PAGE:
“Life on a Battleship” first appeared in print in Spring of 1939, several months before Hitler invaded Poland. Stevens, however, decided to drop the poem from his Collected Poems (1954)--the only poem from Parts of a World to incur this particular dishonor (Letters 830).
Summary and ExplicationEdit
Poets have often enjoyed using the image of the captain and his ship as a metaphor for a king and his kingdom or God and his creation; Stevens thrusts that image into modernity by changing the “ship” into a “battleship.” The first line—“the rape of the bourgeoisie accomplished” (stanza I)—invokes Marxist thought, one of the “grand simplifications” (stanza II). Gradually, though, Stevens makes it clear that his battleship is not meant to be a real battleship, but a world complete unto itself where all the “grand simplifications” have reduced themselves to one grand simplification. The battleship might be the captain’s own selfhood, since he—as an “apprentice of Descartes”—radically doubts everything outside the battleship. Because the captain has reduced away the world, he is free to draft the rules to his self-contained world.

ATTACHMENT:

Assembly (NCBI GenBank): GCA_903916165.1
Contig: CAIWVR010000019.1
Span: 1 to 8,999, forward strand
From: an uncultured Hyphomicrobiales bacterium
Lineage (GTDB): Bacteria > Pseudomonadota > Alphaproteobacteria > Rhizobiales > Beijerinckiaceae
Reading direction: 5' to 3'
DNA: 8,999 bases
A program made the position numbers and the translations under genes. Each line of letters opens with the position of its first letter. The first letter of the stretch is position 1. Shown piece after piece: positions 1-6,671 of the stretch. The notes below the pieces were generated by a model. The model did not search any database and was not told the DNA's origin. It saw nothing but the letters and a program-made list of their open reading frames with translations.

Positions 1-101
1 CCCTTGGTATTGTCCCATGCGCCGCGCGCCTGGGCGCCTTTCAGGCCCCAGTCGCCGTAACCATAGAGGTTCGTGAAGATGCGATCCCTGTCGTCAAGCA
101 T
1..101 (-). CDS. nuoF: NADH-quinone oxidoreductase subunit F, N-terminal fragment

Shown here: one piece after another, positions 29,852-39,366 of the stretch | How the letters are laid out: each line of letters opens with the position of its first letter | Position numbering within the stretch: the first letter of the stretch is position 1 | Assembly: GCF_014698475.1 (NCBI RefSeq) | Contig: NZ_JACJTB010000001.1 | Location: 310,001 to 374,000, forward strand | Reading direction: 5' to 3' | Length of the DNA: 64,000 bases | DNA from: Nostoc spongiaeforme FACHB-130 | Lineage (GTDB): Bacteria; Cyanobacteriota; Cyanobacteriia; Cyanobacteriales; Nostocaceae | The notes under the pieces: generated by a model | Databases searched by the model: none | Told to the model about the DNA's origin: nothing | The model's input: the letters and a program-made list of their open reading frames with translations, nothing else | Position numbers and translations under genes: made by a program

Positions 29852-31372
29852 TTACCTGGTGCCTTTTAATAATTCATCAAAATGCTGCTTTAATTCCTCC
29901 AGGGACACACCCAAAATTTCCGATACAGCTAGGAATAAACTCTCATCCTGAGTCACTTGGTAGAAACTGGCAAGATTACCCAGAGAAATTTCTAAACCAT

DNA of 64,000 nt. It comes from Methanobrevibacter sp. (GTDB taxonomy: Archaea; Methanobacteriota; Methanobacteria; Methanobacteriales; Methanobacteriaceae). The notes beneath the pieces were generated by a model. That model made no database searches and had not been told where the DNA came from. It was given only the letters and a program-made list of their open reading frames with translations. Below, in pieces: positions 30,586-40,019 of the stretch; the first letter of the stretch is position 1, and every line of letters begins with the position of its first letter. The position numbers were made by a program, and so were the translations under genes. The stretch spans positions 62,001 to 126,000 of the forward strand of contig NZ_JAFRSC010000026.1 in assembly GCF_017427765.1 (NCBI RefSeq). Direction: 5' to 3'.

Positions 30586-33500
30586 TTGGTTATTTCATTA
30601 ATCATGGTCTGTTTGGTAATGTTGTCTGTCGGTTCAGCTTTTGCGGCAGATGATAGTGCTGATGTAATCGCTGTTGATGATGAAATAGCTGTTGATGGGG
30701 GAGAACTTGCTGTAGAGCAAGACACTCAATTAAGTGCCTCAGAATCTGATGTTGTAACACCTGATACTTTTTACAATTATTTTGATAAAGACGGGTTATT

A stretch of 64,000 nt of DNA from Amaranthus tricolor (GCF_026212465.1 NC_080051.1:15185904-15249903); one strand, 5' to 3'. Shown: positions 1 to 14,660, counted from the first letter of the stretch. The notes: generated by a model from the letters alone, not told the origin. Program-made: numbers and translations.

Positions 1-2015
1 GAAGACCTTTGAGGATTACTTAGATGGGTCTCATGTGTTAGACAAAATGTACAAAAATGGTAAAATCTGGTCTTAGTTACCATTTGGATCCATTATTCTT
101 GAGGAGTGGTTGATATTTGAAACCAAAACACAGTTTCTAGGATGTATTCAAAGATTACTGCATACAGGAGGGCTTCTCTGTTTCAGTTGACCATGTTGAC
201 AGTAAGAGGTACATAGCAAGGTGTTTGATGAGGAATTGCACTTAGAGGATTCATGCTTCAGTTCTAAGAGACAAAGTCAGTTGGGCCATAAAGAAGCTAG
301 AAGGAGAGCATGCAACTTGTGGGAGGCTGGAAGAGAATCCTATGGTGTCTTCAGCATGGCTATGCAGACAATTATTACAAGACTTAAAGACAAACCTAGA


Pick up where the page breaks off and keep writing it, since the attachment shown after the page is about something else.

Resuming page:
The battleship itself is called The Masculine.
The captain makes a total of three laws (“Regulae mundi”) for his new battleship world, each meant to play the imagination off against the real world. The first law is that the “grand simplifications reduce / Themselves to one.” The second law is that the “part / Is the equal of the whole.” The final law intends to reconcile the first and second laws: “The whole cannot exist without / The parts.”
Horace Gregory suggests that the poem is “loosely overwritten” (203); ever since The Man with the Blue Guitar, Stevens’s long poems suffered the danger of “the reduction ad whimsy of his totally serious and critical consideration of the relationship between two aspects of reality, the poet’s imagination and the external world” (204).
Gregory, Horace. “An Examination of Wallace Stevens in a Time of War.” Wallace Stevens. Ed. Charles Doyle. New York: Routledge, 1997. Web. 26 Feb 2014.